If the NFL owners really mean what they say about players deserving more money, they should provide it—with guarantees. Instead, they continue to practice a form of brinkmanship underscored when Management Council Executive Director Jack Donlan coyly described his side's new proposal as "very close to where we're going to go," the implication being that the council was still withholding its best offer. Instead of making the players knuckle under, this risky strategy has steadily strengthened the resolve of a union that until now hasn't been particularly unified.

The NFLPA has threatened a wholesale walkout as early as next week and no later than Oct. 3, but it's a measure of the membership's growing unease that the Seattle Seahawks nearly took it upon themselves to strike Sunday's season opener against Cleveland because of their conviction, right or wrong, that Wide Receiver Sam McCullum had been waived as the result of his activities as the club's player representative. Another indication of rank-and-file resoluteness came when several members of the Houston Oilers, given copies of the new management offer, burned them in the club's locker room. Unless the owners soon change their ill-conceived bargaining tactics, the next thing to go up in smoke could be the 1982 NFL season.


Alzek Misheff, a 42-year-old Bulgarian-born artist who lives in Milan, puts himself into his work with a vengeance. Acting on his view that "every artist creates his own show, be it with canvas or performance," Misheff on one occasion donned huge plastic wings and suspended himself by pulleys high above a meadow to create a work called How to Fly With Fins. For an artwork-event entitled The Mole, he burrowed into a heap of paper balls meant to represent the earth. Then there's something called The Fire in which Misheff proposes to wear a flame-retardant costume and set himself ablaze on stage. That's still in "the project stage" because, as Misheff gingerly puts it, The Fire "has too many aspects which recall the concept of danger."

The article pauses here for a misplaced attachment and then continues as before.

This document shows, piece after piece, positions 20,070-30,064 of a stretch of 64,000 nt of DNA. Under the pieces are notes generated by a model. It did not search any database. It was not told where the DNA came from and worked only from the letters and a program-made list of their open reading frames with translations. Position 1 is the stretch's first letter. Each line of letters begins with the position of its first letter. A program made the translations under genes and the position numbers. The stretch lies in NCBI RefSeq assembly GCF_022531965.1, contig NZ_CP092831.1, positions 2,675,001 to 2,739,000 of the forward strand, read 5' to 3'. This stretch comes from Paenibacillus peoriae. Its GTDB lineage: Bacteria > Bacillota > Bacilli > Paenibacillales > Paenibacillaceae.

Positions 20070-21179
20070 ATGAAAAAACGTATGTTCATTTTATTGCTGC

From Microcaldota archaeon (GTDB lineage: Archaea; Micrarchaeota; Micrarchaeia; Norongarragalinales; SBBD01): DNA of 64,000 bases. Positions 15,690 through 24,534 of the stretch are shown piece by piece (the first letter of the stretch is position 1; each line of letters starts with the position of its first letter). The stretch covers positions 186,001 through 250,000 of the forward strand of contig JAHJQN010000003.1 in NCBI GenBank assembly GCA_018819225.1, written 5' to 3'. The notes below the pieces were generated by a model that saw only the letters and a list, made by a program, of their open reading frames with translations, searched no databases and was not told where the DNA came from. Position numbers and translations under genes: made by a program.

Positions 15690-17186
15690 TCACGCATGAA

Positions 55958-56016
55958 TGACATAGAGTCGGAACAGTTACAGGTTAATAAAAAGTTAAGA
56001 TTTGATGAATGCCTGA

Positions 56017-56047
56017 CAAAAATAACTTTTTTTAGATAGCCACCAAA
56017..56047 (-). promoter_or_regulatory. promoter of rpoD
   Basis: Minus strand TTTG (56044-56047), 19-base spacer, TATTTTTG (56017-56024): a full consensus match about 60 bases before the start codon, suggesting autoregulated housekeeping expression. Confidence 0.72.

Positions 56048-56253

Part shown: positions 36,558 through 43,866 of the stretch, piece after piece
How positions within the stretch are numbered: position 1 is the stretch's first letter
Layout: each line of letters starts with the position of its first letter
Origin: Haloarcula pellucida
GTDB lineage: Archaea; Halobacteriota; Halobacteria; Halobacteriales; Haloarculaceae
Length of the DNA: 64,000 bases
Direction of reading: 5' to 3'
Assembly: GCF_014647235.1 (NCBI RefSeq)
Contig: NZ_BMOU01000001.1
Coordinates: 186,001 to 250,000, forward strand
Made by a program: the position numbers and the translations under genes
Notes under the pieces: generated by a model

In addition to air, earth and fire, Misheff has celebrated a fourth element, water. Although he claims to have been an accomplished middle-distance runner as a youth, he now spends almost as much time swimming as he does on terra firma. "With swimming, I've found the perfect way to balance my life and my work," he says. One of Misheff's earliest plunges into what might be called aquatic art was a performance entitled The Swimming Pool; the artist simply swam for an hour in a small portable pool, after which the audience was served 44 pounds of Bulgarian beans. That was followed by Blowing Bubbles in which, as Misheff described it in his book, My Lies, he used liquid soap to blow bubbles in a tank and then asked the audience to do the same. All this was preparatory to Misheff's masterwork, Swimming Across the Atlantic. What this involved, it turned out, was nothing more heroic than Misheff's swimming in a pool aboard the Queen Elizabeth 2 as the ship crossed from Southampton to New York last month on its first passenger voyage following its service in the Falklands war. Misheff built up to the QE2 crossing by staging a dozen related happenings, including exhibitions of his paintings and a theatrical piece in Milan, The Aquatic Cocktail Party, during which he swam two laps underwater, then was joined in the pool by a formally dressed waiter who served him champagne.